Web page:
NASA is not wasting time in moving forward on its next rover that will strut its stuff across the far-flung sands of the Red Planet.
The space agency released midmonth an "Announcement of Opportunity" that calls for science gear and related ideas that could wind up onboard the Mars Science Laboratory — or MSL, for short.
The overall MSL science objective is to explore and quantitatively assess a local region on the Mars surface as a potential habitat for life, past or present.
This mission will use a variety of instruments carried on a rover platform that will operate under its own power and telemetry and is expected to remain active for one Mars year, or 670 sols. For those on Earth Today Time, that equates to 687 Earth days.
Slated for a 2009 liftoff, MSL would be the first mobile machinery to follow in the wheel tracks of those two worker-bee Mars Exploration Rovers: Spirit and Opportunity. The MSL rover would depart from NASA's Kennedy Space Center Eastern Test Range during a 20-day launch period, opening as early as October 2009 and closing in November 2009.
Given its potential to be nuclear-energized through radioisotope power sources, MSL is being designed to outlive, outdistance, and outproduce its earlier sister ships.
This roving, long-duration science laboratory mission is to conduct unprecedented surface measurements. MSL would also pave the way for future Martian surface and sample return spacecraft.
The flight hardware for MSL is expected to showcase technology for an accurate landing, possibly utilizing hazard and detection avoidance sensors. That equipment would be needed to reach promising but otherwise tough-to-get-to Martian real estate.
Where on Mars MSL will find itself is anybody’s guess at the moment. MSL’s landing site could be picked as late as the final year prior to launch, thereby accommodating a touchdown zone responsive to discoveries from the Mars Reconnaissance Orbiter, to be launched in 2005, as well as all previous Mars missions.
Package of instruments
Making MSL a more capable rover than its forerunners is just one challenge, said Michael Meyer, senior scientist for astrobiology here at NASA Headquarters. He is program scientist for the Mars Science Laboratory.
"This is an analytical laboratory on wheels," Meyer told Space.com. "How you get the whole package of instruments to work together and with each other and give you the information you’re really after … that’s going to be a major challenge."
Meyer said the just-issued Announcement of Opportunity was written with the idea that MSL would explore an area on Mars that was potentially habitable — either in the long-gone past or present-day.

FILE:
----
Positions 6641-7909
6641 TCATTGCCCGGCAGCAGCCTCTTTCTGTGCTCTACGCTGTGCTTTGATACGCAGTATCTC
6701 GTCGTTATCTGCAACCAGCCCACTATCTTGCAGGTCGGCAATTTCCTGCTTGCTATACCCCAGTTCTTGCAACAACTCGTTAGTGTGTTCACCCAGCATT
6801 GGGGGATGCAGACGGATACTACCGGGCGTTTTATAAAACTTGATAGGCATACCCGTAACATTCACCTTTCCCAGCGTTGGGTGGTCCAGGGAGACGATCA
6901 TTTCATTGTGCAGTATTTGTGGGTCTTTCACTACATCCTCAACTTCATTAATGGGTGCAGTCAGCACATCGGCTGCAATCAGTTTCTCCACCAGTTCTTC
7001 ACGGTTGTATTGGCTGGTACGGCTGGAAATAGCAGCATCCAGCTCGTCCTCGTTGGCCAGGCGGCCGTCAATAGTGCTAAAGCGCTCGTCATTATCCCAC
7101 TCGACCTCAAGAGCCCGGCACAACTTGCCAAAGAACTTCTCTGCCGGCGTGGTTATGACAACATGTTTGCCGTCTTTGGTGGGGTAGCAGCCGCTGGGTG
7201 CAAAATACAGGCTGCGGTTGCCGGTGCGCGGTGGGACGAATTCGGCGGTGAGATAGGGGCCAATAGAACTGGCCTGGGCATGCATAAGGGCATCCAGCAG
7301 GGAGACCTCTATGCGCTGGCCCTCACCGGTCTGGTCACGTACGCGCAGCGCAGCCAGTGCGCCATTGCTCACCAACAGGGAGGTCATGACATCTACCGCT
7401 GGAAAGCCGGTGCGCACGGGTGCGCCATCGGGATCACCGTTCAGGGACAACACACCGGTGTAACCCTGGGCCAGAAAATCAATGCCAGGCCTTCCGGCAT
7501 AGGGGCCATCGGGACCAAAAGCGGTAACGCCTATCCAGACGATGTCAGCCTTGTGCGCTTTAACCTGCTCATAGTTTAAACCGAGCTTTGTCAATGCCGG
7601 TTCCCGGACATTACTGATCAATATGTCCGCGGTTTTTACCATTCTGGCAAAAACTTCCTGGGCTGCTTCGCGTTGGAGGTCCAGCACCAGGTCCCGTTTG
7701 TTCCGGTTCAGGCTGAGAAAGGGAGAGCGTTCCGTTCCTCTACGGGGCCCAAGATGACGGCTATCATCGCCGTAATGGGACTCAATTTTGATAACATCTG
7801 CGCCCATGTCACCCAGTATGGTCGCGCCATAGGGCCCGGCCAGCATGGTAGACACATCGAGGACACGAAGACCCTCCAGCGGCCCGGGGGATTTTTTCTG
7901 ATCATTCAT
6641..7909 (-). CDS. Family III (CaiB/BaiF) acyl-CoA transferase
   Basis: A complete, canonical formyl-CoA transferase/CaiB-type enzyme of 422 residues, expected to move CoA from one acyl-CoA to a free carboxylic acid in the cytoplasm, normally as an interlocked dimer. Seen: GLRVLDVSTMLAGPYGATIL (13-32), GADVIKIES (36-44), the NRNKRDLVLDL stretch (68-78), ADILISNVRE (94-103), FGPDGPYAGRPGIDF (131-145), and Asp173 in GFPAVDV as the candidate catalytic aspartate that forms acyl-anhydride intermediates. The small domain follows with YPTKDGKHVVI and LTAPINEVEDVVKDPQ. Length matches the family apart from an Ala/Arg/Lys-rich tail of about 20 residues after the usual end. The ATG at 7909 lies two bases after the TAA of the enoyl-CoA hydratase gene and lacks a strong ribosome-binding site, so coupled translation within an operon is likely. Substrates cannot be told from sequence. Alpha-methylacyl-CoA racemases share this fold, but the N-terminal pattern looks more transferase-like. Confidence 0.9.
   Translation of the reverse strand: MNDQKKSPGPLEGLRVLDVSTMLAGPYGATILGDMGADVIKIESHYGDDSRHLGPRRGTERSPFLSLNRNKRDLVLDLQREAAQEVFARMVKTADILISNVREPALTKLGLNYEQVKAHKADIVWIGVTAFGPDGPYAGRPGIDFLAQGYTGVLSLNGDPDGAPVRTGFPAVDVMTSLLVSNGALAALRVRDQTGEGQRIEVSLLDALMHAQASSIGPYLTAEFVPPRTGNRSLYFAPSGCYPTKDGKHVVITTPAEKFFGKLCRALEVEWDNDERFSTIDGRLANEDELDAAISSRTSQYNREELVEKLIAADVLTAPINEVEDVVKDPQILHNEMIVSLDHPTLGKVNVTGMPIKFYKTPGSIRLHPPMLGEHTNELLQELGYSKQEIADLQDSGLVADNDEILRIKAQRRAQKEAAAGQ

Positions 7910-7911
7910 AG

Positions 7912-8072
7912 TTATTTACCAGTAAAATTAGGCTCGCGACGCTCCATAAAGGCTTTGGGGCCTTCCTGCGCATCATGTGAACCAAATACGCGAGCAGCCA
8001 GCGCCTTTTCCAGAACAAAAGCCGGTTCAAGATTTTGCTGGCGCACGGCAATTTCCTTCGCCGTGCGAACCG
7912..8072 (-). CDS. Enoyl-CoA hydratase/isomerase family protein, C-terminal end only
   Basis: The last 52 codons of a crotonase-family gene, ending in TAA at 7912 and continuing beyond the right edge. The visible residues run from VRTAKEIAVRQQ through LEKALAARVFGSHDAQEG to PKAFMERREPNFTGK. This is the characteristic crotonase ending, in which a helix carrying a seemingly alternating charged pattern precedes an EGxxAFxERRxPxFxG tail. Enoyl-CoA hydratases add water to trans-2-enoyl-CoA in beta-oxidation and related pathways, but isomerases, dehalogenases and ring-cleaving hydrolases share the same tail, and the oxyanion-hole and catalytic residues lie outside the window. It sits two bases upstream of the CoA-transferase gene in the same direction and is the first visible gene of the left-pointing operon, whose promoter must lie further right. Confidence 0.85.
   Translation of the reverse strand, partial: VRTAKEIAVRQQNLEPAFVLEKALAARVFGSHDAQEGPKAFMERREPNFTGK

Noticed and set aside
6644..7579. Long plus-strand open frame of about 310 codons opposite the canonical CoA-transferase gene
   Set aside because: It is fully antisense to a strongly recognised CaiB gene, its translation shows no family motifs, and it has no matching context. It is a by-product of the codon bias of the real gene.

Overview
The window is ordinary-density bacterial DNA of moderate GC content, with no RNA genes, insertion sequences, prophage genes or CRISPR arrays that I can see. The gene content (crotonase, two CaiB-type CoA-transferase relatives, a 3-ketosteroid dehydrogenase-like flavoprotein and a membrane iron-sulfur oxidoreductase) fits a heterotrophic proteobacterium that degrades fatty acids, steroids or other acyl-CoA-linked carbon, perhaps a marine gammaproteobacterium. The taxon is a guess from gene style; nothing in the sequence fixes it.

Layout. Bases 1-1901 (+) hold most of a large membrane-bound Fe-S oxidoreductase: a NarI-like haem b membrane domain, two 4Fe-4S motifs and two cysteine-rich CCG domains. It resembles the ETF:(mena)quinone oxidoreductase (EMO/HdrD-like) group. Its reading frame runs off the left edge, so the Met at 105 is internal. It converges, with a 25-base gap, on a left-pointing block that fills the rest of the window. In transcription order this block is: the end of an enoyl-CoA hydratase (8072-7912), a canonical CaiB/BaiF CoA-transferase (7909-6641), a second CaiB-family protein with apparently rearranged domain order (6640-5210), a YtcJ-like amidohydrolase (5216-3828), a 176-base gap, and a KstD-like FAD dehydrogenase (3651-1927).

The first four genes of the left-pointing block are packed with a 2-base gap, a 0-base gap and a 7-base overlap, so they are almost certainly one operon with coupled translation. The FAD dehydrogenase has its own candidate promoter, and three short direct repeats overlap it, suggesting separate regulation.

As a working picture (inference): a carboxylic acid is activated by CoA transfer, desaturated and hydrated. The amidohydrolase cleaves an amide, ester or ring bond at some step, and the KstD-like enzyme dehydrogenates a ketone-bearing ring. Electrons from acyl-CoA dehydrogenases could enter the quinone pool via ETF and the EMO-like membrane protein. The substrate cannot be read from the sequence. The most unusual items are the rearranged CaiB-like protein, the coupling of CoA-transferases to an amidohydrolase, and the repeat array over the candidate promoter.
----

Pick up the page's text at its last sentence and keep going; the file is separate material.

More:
Already finding a cozy home aboard MSL is an active neutron spectrometer provided to NASA through a cooperative agreement with Russia's Federal Space Agency. Also to be mounted on the MSL rover is a sensor to assess the radiation environment at the local Martian surface — data valuable to better determine how future human crews can cope with radiation doses during their stays on Mars.
Furthermore, there is an analysis of the landing site environment to be done by a meteorology station that gauges temperature, pressure, wind speed and direction, humidity, ultraviolet dose to certain levels, atmospheric dust and local fluctuations in magnetic field. That equipment will be provided to NASA through a cooperative agreement with Spain's Ministry of Science and Technology.
The current best estimate of the total mass for science gear still to be picked for MSL is roughly 105 pounds (48 kilograms). Proposals from researchers are due in mid-July.
Down and dirty science
Once down and dirty on Mars, the Mars Science Laboratory is to perform science chores related to biology, climatology, geology and geochemistry in terrain which could include — depending on the site selected — sedimentary, hydrothermal, ancient and/or ice-bearing deposits.
MSL science is to done by its Sample Acquisition, Processing, and Handling System. Instruments or suites of devices are to be mounted on the MSL rover mast. Additionally, instruments are to be carried on the rover’s robotic arm, or arms.
"Mars Science Laboratory is an essential scientific element of NASA’s ongoing Mars Exploration Program," said James Garvin, NASA lead scientist for Mars and lunar exploration in the Office of Space Science here at NASA Headquarters.
MSL was born in the eyes of science, Garvin told Space.com, when the overarching scientific strategy was finally codified. That is, intensified sightseeing of Mars from orbit, using the soon-to-be-launched Mars Reconnaissance Orbiter, and from ground rovers such as Spirit and Opportunity.